Capturing the Prize: the A$200 billion opportunity for Australia's food and agribusiness sector/ Food Security and Sustainability / Soil, water and land management
Opportunities to incentivise and monetise on-farm soil, land and water management practices that deliver soil rehabilitation, increased biodiversity and/or improved value-added primary produce.
Cape Byron Distillery’s journey into sustainability is pivotal in its decision-making process. The company continually investigates new innovative methods to create positive change for the business and local community, and lays the foundations as an industry leader in sustainability for distilleries across Australia.
Cape Byron Distillery was founded by the Brook family in 2016 in the hinterland of Byron Bay, Australia. The property was once part of the largest stand of subtropical rainforest ‘The Big Scrub’, but over the last century roughly 99 per cent has been decimated by industrialised agriculture. The Brook family has worked tirelessly to regenerate their 95-acre property by planting over 35,000 native rainforest trees and 2,500 native macadamia trees. Today they have a thriving ecosystem with over 100,000 self-seeded rainforest trees that serve as essential habitats for more than 24 native bird species and countless native arboreal and terrestrial fauna, including the vulnerable koala. Indigenous foods and flavours from the rainforest form the framework and inspiration for all their products.
Cape Byron Distillery has implemented several goals to ensure it continues to improve on sustainability. These goals include improving rainforest regeneration and biodiversity protection, and eliminating negative impacts from production. Furthermore, some goals are also set to encourage its neighbours and suppliers to follow suit and consider the environment in everyday decision-making.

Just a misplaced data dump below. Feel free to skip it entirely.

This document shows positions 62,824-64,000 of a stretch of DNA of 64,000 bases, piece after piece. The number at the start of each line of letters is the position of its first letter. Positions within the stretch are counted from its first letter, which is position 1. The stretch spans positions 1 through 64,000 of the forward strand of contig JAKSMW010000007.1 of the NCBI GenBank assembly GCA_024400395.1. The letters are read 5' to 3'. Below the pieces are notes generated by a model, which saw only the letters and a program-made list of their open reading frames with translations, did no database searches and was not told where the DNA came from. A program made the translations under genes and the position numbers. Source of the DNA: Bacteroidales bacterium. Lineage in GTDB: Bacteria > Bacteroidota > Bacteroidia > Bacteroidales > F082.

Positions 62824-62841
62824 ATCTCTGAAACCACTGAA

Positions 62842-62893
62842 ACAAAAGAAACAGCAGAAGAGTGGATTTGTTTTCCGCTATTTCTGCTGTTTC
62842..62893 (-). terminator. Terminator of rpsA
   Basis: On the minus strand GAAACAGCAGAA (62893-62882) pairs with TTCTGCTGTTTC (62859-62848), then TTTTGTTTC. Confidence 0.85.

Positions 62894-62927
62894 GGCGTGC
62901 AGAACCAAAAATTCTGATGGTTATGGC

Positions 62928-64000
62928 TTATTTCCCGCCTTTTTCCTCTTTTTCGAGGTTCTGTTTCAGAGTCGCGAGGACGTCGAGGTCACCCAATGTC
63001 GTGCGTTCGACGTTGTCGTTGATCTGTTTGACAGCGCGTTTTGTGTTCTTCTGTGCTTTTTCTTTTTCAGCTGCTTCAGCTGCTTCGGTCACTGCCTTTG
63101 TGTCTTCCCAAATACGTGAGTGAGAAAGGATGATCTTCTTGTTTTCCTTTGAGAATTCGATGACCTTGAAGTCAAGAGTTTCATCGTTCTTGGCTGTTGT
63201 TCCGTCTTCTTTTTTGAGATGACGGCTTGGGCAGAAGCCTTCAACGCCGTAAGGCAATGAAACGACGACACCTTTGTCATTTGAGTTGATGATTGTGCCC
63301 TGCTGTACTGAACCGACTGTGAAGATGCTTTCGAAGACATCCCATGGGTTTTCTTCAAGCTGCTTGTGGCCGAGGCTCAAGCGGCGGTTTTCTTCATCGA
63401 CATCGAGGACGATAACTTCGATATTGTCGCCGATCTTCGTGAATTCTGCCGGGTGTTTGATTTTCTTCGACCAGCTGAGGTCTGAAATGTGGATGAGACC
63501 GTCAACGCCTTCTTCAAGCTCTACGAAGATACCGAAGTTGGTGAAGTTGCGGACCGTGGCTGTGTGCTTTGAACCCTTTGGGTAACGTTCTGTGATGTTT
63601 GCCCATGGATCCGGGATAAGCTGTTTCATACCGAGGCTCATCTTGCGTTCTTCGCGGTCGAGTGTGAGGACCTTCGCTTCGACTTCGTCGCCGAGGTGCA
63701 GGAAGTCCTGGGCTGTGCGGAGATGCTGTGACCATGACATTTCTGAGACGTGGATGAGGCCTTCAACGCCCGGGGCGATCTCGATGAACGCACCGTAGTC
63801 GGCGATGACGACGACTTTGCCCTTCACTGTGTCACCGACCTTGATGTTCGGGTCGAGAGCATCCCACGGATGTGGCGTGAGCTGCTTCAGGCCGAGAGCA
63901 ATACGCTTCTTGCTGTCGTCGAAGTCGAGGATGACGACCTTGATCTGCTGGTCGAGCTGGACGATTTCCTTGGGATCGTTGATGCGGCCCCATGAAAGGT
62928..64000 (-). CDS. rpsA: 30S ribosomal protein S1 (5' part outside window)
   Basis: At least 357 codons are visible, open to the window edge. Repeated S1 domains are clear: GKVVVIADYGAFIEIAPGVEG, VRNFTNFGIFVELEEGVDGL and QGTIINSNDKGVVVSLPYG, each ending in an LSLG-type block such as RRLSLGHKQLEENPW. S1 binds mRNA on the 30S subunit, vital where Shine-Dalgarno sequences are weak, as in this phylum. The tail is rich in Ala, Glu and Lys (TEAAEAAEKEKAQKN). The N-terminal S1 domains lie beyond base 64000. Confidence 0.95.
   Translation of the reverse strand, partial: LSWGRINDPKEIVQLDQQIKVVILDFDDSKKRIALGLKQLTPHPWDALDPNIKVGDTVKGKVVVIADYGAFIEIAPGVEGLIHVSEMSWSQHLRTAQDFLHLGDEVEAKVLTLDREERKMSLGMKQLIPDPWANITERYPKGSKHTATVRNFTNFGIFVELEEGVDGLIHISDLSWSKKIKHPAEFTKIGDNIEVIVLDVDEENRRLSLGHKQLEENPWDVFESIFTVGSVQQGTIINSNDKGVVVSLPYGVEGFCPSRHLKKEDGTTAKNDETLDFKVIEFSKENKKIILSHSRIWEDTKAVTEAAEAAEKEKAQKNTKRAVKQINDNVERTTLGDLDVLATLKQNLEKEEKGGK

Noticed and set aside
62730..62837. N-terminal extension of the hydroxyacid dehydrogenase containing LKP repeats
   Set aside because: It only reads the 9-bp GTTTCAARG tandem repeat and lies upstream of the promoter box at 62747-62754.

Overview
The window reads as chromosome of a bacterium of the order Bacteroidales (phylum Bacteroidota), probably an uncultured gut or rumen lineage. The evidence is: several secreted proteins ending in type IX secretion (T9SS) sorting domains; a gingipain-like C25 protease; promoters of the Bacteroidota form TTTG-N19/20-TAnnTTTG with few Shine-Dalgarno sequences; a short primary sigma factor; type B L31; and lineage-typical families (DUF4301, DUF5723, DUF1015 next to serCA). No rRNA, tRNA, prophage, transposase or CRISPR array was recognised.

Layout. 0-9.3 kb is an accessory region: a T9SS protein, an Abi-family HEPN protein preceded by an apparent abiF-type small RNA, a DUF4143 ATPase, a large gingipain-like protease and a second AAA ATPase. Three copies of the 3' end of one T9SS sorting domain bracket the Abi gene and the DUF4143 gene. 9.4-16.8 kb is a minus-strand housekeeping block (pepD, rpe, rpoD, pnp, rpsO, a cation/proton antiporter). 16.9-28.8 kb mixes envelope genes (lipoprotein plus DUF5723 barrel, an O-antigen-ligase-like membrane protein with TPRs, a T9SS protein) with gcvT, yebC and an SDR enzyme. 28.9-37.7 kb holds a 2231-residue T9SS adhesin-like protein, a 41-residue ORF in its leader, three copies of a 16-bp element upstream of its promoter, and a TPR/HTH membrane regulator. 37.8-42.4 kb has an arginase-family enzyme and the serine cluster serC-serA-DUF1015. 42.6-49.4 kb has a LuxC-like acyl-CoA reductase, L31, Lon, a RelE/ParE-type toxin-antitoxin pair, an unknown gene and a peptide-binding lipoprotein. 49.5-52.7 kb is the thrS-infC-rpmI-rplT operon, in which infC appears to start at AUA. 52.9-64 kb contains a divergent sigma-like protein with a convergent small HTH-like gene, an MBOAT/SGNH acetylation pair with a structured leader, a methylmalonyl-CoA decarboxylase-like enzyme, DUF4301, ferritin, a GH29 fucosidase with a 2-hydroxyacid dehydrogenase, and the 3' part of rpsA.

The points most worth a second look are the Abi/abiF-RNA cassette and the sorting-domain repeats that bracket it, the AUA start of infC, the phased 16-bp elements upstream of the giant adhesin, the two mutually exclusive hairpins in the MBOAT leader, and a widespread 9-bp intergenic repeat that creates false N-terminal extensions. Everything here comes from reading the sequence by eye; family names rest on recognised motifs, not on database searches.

While Cape Byron Distillery was born from rainforest regeneration and environmental sustainability, its journey runs much deeper than just achieving goals. It is an integral pillar of every decision that is made, and its success as a company is measured against it. Like the rainforest, the company is still learning and growing, and its goal is to educate and create a culture of leaders and products that leave the environment in a better position than when it started. Assistance from FIAL has helped fund the development of Cape Byron Distillery’s innovative whisky waste management system.
The current processes of whisky waste management within the global industry involves waste to be carted offsite, put down through trade waste, or poured out onto paddocks. The system being developed by Cape Byron Distillery will be an industry leading innovation in sustainable, on-farm, closed-loop waste treatment, with the outcome of creating a reusable bi-product.
The innovation utilises gravity to flow waste into a specially designed system to naturally and sustainably treat the waste. Once cleaned, the water will be used as an irrigation source on the orchard of 1,200 native Davidson plum tree’s (a native botanical used in the distillery’s gin production).
The distillery currently produces 6,000 – 8,000 litres of waste a week, with production to increase upwards to 25,000 – 30,000 litres within the next two years. Currently waste is irrigated by gravity onto a 100m3 compost pile. While working effectively as a closed-loop waste cycle at this stage, the system is not sustainable for the forecasted growth.
The assistance of FIAL allows Cape Byron Distillery to continue to achieve a closed-loop waste cycle within its gin and whisky distillation and production process while the business scales its production.
This case study is from FIAL's 2022 edition of Celebrating Australian Food and Agribusiness Innovations 2022